Lake Highlands area elementary schools serve as polling places in local, state and national elections

Lake Highlands area schools serve as polling places in local, state and national elections

The election is over, but one Richardson ISD mom still has voting on her mind and wants you to sign her petition. Her movement isn’t related to our new president, it’s about the location where you voted.

Becky Campbell says she’s concerned about RISD residents walking into school buildings on election day while students are attending class. “There are strict procedures and rules in place to approve campus visitors and keep our elementary schools safe during the school day,” she says. “All visitors must be buzzed in at the locked front doors and pass into the office to receive approval and a badge before accessing the locked school hallways. However, on election days these rules go out the window and the doors are open wide.”

While strangers stream into hallways to access gyms for voting, she worries, children walk the same hallways or sit “literally 5 feet away” in the cafeteria.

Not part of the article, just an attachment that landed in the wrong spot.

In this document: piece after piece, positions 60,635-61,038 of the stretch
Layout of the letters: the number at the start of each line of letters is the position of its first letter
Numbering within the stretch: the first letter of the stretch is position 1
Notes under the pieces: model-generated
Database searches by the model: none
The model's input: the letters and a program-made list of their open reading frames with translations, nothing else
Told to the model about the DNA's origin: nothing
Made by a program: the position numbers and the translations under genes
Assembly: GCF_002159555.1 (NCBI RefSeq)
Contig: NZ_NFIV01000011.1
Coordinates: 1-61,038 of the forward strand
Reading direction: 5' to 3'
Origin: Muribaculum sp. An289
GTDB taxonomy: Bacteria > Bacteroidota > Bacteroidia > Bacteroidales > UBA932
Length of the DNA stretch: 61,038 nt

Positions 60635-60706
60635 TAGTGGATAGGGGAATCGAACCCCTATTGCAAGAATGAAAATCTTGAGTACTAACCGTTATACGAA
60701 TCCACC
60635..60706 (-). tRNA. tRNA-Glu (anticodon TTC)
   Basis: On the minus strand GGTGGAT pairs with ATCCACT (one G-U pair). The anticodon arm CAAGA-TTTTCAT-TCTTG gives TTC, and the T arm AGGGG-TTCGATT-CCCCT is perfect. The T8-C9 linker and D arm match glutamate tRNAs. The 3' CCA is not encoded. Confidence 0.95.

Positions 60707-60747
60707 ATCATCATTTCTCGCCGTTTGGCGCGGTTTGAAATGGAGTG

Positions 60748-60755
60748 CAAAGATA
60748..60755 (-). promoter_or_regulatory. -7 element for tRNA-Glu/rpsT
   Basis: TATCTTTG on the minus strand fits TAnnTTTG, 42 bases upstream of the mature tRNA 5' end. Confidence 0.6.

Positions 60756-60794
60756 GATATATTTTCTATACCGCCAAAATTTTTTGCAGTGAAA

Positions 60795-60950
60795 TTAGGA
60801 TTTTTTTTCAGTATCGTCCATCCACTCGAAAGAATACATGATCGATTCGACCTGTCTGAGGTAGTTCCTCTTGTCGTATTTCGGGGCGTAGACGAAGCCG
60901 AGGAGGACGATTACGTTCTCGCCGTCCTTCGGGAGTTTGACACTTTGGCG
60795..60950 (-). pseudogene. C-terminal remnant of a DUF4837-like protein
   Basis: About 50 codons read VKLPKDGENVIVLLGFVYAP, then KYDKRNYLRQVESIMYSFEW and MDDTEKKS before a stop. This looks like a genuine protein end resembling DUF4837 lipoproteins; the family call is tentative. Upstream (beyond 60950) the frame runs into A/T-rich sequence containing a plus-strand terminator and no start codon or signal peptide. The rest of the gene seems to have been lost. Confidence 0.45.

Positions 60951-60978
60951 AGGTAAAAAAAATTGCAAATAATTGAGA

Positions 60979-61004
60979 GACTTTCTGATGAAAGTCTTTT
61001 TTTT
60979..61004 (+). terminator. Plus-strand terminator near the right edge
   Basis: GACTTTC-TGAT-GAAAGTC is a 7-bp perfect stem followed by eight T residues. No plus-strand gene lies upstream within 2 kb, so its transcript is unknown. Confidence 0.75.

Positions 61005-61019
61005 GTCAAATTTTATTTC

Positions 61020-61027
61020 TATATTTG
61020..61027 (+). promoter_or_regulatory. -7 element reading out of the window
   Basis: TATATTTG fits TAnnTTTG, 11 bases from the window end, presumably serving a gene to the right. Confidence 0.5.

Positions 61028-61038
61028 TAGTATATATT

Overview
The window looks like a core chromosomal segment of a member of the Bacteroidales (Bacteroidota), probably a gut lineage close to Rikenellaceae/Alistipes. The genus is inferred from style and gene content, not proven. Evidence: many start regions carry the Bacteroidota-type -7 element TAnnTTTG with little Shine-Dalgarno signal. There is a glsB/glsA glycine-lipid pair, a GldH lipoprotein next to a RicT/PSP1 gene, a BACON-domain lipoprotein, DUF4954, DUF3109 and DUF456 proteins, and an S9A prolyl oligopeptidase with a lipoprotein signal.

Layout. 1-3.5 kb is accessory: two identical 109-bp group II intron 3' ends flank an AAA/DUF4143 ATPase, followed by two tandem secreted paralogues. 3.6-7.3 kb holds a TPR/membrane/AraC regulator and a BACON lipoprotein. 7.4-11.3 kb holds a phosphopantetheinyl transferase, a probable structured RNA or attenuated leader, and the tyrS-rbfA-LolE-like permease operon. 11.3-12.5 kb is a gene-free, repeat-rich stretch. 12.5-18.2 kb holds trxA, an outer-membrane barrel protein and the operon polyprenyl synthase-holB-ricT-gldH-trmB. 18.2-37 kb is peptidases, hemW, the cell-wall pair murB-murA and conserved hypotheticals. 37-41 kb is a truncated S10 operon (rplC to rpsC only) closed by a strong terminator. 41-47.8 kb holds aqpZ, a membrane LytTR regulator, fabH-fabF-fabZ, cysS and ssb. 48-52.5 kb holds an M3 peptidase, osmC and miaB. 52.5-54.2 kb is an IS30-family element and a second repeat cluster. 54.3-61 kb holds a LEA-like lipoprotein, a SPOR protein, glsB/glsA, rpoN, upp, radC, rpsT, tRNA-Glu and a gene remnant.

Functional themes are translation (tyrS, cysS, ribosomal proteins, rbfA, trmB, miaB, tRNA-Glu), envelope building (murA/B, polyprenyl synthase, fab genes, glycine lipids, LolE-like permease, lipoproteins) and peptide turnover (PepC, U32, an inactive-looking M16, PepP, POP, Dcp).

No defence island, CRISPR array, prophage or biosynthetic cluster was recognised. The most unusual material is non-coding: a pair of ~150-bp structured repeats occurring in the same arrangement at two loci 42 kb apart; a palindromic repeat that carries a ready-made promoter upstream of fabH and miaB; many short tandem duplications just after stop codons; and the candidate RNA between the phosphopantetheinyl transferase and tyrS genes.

Signers of her petition agree.

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“Voting in a contentious election such as this poses a danger to staff and students and should not be allowed while school is in session unless the public can be properly separated from our children,” wrote commenter Tracy Voegtle.

“Though voting is extremely important and a good lesson to children,” agreed Miranda Bennett, “we should not make schools vulnerable by hosting polls at the schools. Libraries, fire stations, police stations and post offices are all appropriate.”

One LH elementary teacher I spoke to had other ideas. She preferred not to be identified.

“I think it’s really neat for the kids to see how the whole process works. I personally don’t mind that it disrupts our gym schedule. Kids need to see citizens fulfilling their civic duty.”

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Tony Harkleroad is retiring in December as RISD’s Deputy Superintendent for Financial Services, but he wears lots of hats. Elections fall under his many responsibilities.

“We would generally prefer that elections not be held in the schools due to security concerns, but they are there because we have to make the buildings available to Dallas County Elections since they are considered a public building,” Harkleroad told me. “There was some consideration during the last session about trying to close schools on election day or making some other provision to try and address security issues, but it did not move forward.”

Campbell is addressing her petition to RISD, and it isn’t clear if she mistakenly believes the school district has chosen to host elections or if she wants RISD to pressure Dallas County to make a change.

If you’d like to sign the petition, you may access it here.